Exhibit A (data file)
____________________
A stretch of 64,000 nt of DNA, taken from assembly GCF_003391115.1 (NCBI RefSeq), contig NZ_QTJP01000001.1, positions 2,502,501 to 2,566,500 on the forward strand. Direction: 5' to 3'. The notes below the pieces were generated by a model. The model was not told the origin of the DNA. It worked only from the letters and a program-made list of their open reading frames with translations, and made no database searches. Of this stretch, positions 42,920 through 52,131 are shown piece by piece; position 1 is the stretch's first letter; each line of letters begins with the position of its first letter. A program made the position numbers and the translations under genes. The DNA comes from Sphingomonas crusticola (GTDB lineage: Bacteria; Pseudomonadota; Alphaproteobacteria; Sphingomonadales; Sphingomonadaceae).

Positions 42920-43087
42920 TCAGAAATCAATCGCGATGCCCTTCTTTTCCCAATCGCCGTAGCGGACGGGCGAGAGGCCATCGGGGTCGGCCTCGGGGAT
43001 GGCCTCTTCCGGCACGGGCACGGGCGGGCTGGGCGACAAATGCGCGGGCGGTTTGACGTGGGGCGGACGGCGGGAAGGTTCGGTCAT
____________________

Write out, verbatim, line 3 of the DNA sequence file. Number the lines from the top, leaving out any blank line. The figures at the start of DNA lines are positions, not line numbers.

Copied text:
42920 TCAGAAATCAATCGCGATGCCCTTCTTTTCCCAATCGCCGTAGCGGACGGGCGAGAGGCCATCGGGGTCGGCCTCGGGGAT